Leader's Share and Step Questions
STEP Ten: "Continued to take personal inventory and when we were wrong promptly admitted it.”
Hi WTS loopies! Thank you for your hard work the past week. Please persevere, the best is yet to come… At your own pace and with the help of your sponsor.
For me Step Nine is the most difficult of all the steps to work. I'm grateful for Step Ten that can help me do the footwork one day at a time for the rest of my life, (including some house-cleaning steps that need maintenance). We progress and grow with each passing day, week, month and year. We are not where we used to be… We are making progress!! ODAT.
Step Ten is all about perseverance and I'm grateful that a character defect of mine (stubbornness) helped me to keep coming back. I've been doing this the past four years and five months. One day at a time… And many of the promises have come true for me.
My second sponsor (back in 2010) gave me some homework to do every day: She asked me to read page 86 to 88 in the AA Big Book every day. I asked her “Seriously? Do YOU read these pages every day?” Her answer was “Yes, most days.” If I wanted what she had, I had to do what she did... I did and still do, only added some more pages.
I try to read the Big Book page 83 to 88 every day and some parts I can recite from memory. These pages in the Big Book gave me a new design for living. Today I have a Daily Inventory that I send to my sponsors most days and huge parts were derived from these pages.
My Daily Inventory also includes Step 11 and 12 actions, a daily gratitude list, the tools I used, my plan of eating, what I plan to eat the next day and in retrospect what I ate that day. At the end of the inventory is a letter to God. At first it took me about an hour to complete. Today it will take more or less ten minutes before I go to bed at night. If you want a template of my example, I will send it with love. Just email me at email@example.com
The value of Step 10 (for me) is that I had the tendency to use “BUTS”… in my inventory. No, I'm not talking about my shrinking butt, but the other BUT. These "buts" I easily used were characterised by denial (DENIAL = Don’t Even kNow I Am Lying), self justification and rationalization. Step 10 helps me (with the assistance of my sponsor) to do a more accurate self-appraisal. My compulsive overeating is a chronic illness, so I need to use my medicine.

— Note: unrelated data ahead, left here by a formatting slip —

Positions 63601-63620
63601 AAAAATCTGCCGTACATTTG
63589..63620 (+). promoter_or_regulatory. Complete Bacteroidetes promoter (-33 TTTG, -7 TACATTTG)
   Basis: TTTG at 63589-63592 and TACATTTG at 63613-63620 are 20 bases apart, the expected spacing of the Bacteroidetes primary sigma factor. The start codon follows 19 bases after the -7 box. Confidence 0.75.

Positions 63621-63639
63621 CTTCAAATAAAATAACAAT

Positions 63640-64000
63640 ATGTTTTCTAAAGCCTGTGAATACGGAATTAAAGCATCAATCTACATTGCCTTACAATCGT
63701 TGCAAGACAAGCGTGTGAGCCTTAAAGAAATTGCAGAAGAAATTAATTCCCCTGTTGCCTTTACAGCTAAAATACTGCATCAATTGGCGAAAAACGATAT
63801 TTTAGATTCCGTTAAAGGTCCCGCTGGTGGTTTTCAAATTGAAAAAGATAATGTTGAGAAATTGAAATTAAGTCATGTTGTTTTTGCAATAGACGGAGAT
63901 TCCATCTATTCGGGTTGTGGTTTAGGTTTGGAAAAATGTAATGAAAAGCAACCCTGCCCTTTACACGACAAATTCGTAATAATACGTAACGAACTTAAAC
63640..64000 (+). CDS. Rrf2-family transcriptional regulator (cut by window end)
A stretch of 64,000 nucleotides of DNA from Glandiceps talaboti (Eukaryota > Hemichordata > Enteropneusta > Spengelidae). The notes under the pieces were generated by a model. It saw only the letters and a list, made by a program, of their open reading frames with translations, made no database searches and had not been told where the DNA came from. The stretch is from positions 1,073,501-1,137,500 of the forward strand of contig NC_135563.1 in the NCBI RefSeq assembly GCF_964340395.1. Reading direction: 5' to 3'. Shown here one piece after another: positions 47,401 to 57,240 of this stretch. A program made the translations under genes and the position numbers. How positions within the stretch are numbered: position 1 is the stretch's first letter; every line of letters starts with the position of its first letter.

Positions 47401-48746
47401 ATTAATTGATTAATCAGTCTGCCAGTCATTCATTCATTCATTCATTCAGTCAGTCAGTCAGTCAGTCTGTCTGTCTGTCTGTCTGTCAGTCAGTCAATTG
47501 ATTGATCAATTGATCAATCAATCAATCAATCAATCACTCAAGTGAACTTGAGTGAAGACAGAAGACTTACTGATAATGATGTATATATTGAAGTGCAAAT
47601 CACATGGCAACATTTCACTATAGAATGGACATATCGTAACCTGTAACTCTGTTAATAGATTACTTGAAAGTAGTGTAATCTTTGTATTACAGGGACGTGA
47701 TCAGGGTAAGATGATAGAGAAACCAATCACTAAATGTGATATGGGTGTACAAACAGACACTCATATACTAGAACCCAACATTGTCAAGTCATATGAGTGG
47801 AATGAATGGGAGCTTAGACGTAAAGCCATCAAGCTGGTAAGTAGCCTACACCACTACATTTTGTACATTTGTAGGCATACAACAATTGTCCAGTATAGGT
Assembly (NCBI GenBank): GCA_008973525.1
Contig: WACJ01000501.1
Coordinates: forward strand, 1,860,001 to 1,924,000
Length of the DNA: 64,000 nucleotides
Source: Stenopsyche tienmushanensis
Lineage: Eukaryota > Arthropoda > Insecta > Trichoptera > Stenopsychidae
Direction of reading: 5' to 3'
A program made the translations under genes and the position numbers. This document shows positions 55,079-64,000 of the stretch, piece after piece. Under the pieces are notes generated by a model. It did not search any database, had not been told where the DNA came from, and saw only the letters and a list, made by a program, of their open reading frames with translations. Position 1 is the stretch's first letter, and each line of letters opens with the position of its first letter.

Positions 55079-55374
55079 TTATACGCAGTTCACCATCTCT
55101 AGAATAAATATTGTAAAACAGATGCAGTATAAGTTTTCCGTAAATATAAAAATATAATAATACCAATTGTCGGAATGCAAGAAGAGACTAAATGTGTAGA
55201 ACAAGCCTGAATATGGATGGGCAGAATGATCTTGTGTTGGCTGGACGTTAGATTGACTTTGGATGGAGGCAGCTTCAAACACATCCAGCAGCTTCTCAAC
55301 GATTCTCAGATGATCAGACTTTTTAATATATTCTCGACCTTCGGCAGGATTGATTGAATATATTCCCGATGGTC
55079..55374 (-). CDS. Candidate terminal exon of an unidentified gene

My second sponsor became a recovery friend and the other day she shared in her musings: "If I have a fatal disease, how do I treat it? My doctor is God, the physician’s assistant is my sponsor. My plan of eating is my prescription. And my daily disciplines of taking the steps, using the tools and living by the traditions is my physical therapy. I cannot leave any of these things out in order for my treatment to be effective. My disease is in remission because I have been treating it like a fatal disease, with treatment no less important than chemo is to cancer." Indeed a wise woman.
The principle of Step Ten: PERSEVERANCE
“In step ten we discovered the value of perseverance in working the twelve steps. Practicing this principle in all our affairs today means that we continue to do the things which have brought us healing, even though we sometimes wonder if we still need to. Perseverance brings us the reward of continuing, permanent recovery.” (OA 12 and 12, page 105)
We need to keep cleaning our sides of the street. WITHOUT “BUTS”… In other words when I need to make amends, I say “I’m sorry for ……” not putting any 'but' at the end to find excuses for behaviours, actions or attitudes. OR to move to OPPOSITE side of the street...
Step Ten: "Continued to take personal inventory and when we were wrong promptly admitted it.”
The key words here are CONTINUED and PROMPTLY.
CONTINUED means I keep on cleaning up on my side of the street. Doing it PROMPTLY ~ in other words, I will not wait, but do it immediately. This is how I recover spiritually, emotionally and physically. If one of the legs of my three legged stool is off balance, my stool falls over and I relapse.
CONTINUED to take personal inventory is the FOOTWORK we read about… The footwork helps us to stay spiritually fit, find a daily reprieve from cravings and stay abstinent. Do you want this way of life? Are you willing to do the footwork? Honestly? Open-mindedly? Then pray the Step 10 prayer with me.
TENTH STEP PRAYER:
Dear God, I pray I may continue to grow
in understanding and effectiveness;
to take daily spot check inventories of myself;
to correct mistakes when I make them;
to take responsibility for my actions;
to be ever aware of my negative and
self-defeating attitudes and behaviours;
to keep my wilfulness in check;